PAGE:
The PETA statement implicitly suggests that either you are an animal-rights advocate who believes animals have inherent worth, or you think animals have worth only in their usefulness to humans. It eliminates the large middle ground of groups and cultures that believe animals have inherent worth and that humans can ethically use them.

The mistake here is one of poor argumentation; the tragedy is that we miss an important opportunity to find common ground, which is not a repudiation of animal rights.

Common ground

The key to success with all big conservation issues is finding common ground between a wide diversity of perspectives. We need to ask ourselves where we find that common ground. I think the concept of animal welfare can help.

We might suggest that animal welfare is the other side of the coin of foundational hunting ethics such as the concept of fair chase.

Fair chase promotes an approach to hunting that ensures the hunter does not have a disproportionate advantage over wildlife by, among other actions, opposing high-fence hunts and accepting a set of disadvantages that provides the animal with a reasonable chance of escape. Therefore, ethical hunting demonstrates a concern for the welfare of wildlife in the sense that it considers the broader environment of an animal’s entire life and its place in a wider ecology.

“Drawing the line in Mississippi”—a 1902 Washington Post cartoon by Clifford K. Berryman depicting Pres. Roosevelt’s concept of fair-chase hunting, i.e., refusing to shoot a captured bear. (This was the origin of the Teddy bear.)

Hunter-conservationists think about animal welfare in the context of nature and our place within it. In this conceptualization, animal welfare does not revolve around humans; rather, we place ourselves in the bigger story of conservation and healthy wildlife populations.

David Petersen, in Heartsblood, argues, “as a nature hunter, nature lover, and neo-animist, I find it impossible to endorse any animal rights group, even though we may agree on many animal welfare issues, if that group universally decries hunting . . .”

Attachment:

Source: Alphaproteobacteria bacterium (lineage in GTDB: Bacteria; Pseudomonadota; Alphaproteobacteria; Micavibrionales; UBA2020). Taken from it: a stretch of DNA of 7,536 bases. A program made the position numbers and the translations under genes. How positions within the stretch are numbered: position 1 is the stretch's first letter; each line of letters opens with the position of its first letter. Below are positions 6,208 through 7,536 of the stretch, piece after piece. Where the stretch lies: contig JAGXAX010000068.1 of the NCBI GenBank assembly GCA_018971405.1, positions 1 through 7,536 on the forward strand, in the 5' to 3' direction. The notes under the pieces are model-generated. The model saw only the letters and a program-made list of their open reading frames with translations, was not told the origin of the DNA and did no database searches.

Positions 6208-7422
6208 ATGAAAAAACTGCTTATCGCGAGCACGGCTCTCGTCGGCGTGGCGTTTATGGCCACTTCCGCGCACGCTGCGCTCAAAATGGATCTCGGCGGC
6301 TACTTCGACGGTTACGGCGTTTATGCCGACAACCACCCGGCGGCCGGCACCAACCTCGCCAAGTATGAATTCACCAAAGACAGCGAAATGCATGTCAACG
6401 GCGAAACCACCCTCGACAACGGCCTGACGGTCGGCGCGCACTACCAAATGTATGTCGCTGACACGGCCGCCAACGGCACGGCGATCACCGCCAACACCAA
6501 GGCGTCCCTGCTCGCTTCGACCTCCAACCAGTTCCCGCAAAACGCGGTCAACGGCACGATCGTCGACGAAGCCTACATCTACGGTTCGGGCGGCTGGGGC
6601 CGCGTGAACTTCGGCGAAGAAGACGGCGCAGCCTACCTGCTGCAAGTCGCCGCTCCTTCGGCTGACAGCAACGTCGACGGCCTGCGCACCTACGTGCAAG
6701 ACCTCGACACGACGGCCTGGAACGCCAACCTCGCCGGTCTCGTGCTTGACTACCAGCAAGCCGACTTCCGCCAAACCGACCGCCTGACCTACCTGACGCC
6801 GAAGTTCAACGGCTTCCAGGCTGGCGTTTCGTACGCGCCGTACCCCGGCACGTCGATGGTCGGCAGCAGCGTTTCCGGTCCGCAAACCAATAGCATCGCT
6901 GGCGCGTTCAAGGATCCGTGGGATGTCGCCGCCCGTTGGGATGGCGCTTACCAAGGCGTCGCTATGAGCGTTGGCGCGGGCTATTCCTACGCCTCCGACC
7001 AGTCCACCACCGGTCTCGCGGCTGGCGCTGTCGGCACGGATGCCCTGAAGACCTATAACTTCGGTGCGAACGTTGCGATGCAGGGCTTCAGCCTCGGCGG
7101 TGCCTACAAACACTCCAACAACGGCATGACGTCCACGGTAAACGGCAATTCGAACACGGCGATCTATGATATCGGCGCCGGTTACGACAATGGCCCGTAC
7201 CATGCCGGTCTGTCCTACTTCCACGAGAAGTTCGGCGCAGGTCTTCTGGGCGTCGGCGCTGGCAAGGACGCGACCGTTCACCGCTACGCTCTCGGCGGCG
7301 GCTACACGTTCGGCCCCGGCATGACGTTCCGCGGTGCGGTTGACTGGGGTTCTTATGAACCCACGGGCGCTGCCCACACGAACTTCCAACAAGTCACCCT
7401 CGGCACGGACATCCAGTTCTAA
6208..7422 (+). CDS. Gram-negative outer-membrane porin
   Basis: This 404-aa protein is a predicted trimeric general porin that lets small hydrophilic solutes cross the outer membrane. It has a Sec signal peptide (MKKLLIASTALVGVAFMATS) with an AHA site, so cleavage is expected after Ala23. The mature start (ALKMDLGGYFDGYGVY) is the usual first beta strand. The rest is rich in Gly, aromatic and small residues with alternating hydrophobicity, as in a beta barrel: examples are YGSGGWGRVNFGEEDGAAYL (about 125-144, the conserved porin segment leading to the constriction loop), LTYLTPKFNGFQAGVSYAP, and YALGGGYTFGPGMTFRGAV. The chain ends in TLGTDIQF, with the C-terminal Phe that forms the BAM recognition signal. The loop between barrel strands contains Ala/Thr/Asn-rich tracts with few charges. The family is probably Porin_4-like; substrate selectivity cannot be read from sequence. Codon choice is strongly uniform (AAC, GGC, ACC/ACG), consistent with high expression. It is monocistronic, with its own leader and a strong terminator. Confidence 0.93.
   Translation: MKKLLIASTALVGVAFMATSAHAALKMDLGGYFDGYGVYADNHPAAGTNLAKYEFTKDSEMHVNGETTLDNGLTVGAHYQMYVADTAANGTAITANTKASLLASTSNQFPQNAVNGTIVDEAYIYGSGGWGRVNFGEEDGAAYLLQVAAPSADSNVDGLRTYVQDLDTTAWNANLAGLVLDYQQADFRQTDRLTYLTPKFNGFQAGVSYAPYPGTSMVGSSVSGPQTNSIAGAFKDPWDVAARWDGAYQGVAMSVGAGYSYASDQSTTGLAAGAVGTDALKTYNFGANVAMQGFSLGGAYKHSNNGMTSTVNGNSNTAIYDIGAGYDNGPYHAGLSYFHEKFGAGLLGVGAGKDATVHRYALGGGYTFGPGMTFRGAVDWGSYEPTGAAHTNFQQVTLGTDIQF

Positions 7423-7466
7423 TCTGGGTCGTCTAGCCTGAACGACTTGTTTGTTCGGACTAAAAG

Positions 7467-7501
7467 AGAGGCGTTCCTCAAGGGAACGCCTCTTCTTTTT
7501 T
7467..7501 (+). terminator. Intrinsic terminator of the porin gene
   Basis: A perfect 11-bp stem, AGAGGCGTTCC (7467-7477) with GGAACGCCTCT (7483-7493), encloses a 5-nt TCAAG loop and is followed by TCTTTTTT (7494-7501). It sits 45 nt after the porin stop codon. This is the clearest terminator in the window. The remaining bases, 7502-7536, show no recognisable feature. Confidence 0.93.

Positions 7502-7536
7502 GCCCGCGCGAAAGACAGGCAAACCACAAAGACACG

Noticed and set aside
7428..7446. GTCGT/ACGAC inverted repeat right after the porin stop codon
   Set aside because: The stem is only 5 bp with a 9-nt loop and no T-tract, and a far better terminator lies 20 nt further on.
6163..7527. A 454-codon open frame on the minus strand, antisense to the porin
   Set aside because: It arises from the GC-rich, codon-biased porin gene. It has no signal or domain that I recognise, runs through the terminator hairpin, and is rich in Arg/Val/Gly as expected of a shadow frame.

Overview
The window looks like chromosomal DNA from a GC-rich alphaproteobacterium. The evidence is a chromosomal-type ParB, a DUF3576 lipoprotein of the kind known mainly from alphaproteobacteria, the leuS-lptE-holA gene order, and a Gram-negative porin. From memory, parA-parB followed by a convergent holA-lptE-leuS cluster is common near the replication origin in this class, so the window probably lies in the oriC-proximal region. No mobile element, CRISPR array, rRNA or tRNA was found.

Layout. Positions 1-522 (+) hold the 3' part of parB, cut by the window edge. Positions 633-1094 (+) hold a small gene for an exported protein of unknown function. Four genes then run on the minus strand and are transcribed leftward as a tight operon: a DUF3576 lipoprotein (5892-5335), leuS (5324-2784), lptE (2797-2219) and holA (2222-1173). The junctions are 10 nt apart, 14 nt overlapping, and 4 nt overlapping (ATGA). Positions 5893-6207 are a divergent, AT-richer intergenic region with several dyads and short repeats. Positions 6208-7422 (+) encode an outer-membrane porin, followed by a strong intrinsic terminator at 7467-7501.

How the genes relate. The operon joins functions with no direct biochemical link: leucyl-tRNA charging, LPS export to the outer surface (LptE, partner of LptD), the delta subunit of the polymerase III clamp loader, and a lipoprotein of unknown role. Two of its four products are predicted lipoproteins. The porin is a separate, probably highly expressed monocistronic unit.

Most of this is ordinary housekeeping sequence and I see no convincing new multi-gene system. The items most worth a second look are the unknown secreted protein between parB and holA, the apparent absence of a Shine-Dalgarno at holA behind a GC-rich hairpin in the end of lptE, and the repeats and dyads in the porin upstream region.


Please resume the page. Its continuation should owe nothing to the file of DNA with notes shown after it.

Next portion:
Where does this leave us? Should hunters refuse to work with any animal-rights group if it “universally decries hunting”? Or should we embrace the common ground of animal welfare and a desire to work for a future with healthy populations of wildlife, even if that common ground is only tenuous and temporary?


In their essay on the historical question of animal ethics, Fraser and Preece comment on the unfortunate fact that “the modern debate often seems not to have advanced greatly beyond the stage reached in the historical debate.”

In the end, I think all this points to a couple of main conclusions:

First, the overarching problem can only be surmounted with improved communication. According to Fraser and Preece, different sides of this debate make “broad generalizations about ‘animals’ that simply contradict those of their opponents, with little (or mainly selective) use of empirical observations to justify those claims.”

Second, remember that the debate over animal ethics has been ongoing for thousands of years. This means that it is not the burden of any single one of us to solve it—do not go into conversations intending to settle the issue, change anyone’s mind or even just prove a point. Instead, measure success by listening, having thoughtful dialogues and ending the conversation on positive terms.

Finally, remember that disagreements are inevitable. However, disagreement is not the problem; it is that each side digs in and clings tightly to its ideology with little discussion about how to make progress on the disagreements. Fraser and Preece again: “lacking any agreement on an appropriate methodology for resolving the contradictions, it is hard to imagine that the current approaches will move toward consensus.”

In the interest of appreciating nuance and embracing complexity, I do not think we necessarily need consensus. There may be times when the rhetoric and argumentative fallacies of animal-rights discourses make it nearly impossible for hunters to endorse them. But if we willingly and earnestly engage with the many philosophies involved in the conservation movement and truly listen, we will be better equipped to untangle the dialogue and find common ground where it exists.

In his PhD thesis, in environmental studies, Paul McCarney examined the social and ecological dimensions of wildlife research and management in the Arctic. McCarney lives in St. John’s, Newfoundland & Labrador, where he works with the Canadian government on marine conservation. McCarney is a frequent contributor to Conservation Frontlines. This essay also appears on his blog Landscapes & Letters.

Banner image: A Canadian grey wolf. Wikimedia Commons